Next Stop; Bergamot Station
Stepping off of the Expo Line to arrive at Santa Monica College's new Center for Media and Design, can be very unfamiliar and confusing for students this semester. It is highly likely that students unfamiliar to the area might confuse Bergamot Station with their new campus. Since the new campus is very close to the station, it is easy to confuse Southern California’s largest single collection of art galleries for yet another satellite campus. With its numerous bungalows and wide open spaces, the official website itself refers to the grounds as “campus-like." Not only has Bergamot Station been in its current state as a sanctuary and breeding ground for art and cultural affairs for over two decades in Santa Monica, It may prove to be a welcome location for students from the CMD campus and beyond to rest, frolic, and take in the impeccable selection of exhibitions Bergamot Station has to offer. Whether they're a seasoned art lover or a curious passerby, Bergamot Station is quite the hangout.
The history of Bergamot Station dates back more than a century, with the name itself originally referring to a trolley station established in 1875. The Los Angeles Railway ran west to Santa Monica for several decades before the line finally closed in 1953. Bergamot Station’s website lists the various incarnations of the complex in the days following the shuttering of the railways, including a celery-packing plant and a factory for the production of water-heaters. By 1993, the station had fallen vacant, and the city turned to Wayne Blank, a developer and co-owner of the Shoshana Wayne Gallery at Bergamot Station. Blank was responsible for converting a hangar at the nearby Santa Monica airport into a space for artists. The city, being pleased with the work he had done at the Santa Monica Airport, asked Blank to find an artistic use of the empty property. The official reopening took place on September 17th, 1994.
Though housed on a particularly quiet stretch of Olympic Boulevard between Cloverfield Boulevard and Stewart Avenue, an area with very little foot traffic. Bergamot Station boasts an estimated 600,000 visitors each year, numbers that are very likely to climb with the completion of the Expo Line of early last year. Directly adjacent to the 26th St. Station for the CMD campus, the complex is nearly impossible to miss. Parking nearby Bergamot Station isn’t as bad as other areas of Santa Monica. With an SMC parking pass, students can simply park at campus and walk a single block.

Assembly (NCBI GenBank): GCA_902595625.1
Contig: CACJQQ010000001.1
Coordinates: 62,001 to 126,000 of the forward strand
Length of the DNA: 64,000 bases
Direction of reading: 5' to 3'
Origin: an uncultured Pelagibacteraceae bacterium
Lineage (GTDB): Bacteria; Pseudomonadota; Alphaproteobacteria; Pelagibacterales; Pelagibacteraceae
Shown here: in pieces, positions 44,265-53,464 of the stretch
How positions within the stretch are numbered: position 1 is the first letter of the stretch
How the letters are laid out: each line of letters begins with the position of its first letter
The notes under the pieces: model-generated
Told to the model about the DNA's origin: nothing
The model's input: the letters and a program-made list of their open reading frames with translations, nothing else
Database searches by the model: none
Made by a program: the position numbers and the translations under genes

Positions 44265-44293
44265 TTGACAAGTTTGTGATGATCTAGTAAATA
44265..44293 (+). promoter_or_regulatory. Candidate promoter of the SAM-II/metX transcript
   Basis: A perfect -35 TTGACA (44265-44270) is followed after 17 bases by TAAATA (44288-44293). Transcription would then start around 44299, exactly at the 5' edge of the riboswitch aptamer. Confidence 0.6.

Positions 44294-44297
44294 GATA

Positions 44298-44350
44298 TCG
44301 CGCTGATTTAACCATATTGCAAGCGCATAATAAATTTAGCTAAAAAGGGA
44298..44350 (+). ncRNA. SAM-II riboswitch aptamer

Upon arrival, one may notice Bergamot Station's easy colors and quiet atmosphere. Its architecture retains the industrial feel of its historical usage. Bergamot Station is laid out in stylish disarray, with corrugated metal roofing, exposed structure and minimal windows. One needs only to step inside one of the calm, cool galleries spaces to experience the inviting, tall ceilings and low lighting. The art on display at each gallery ranges in styles and backgrounds, as do the galleries themselves. They highlight a variety of different voices and cultures, each aimed at illuminating a specific piece of the art world.
"There's such a diverse group of galleries," says Stephanie Mercado, assistant director at the Latin American Masters gallery, one of the many to be found at Bergamot. "I think one of the major strengths is because there’s so many galleries, not many people know about our gallery. Even though our gallery has been open for thirty years, a lot of times visitors will come to see another gallery and say, 'Oh, well I didn’t know you were here. I think that’s very significant. No competition because everyone has their own thing going."
Diversity is the quintessential aspect of what the Bergamot Station offers. Each gallery presents a different focus: the Latin American Masters gallery, for instance, exclusively shows the work of Latin American artists both contemporary and old. Currently displaying the work of Olga de Amaral, a Colombian textile artist whose genius incorporation of various materials and cultural influences results in astonishing art that blurs the line between the second and third dimension. Elsewhere in the complex, Revolver Gallery is an establishment concerned entirely with the work of Andy Warhol. The Gallery owns more than 250 pieces of his work, spanning multiple mediums and currently is showing a collection specifically curated for the 30th anniversary of Warhol’s death.
If patrons are hungry, thirsty, or perhaps just in need of a break from the art, Bergamot Cafe provides a quaint little location for lunch. They offer sandwiches, salads and variety of beverages. The patio outside is an excellent place to get a coffee and relax in the afternoon, particularly in the hot autumn afternoons Santa Monica has been experiencing as of late.
Overall, Bergamot Station is a worthwhile investment of one’s interest. Whether they are old or young, a dedicated patron of the arts or just looking for something to keep them occupied during the afternoon. Community members should consider hopping off the train a little early to see the best that Santa Monica has to offer in arts and entertainment.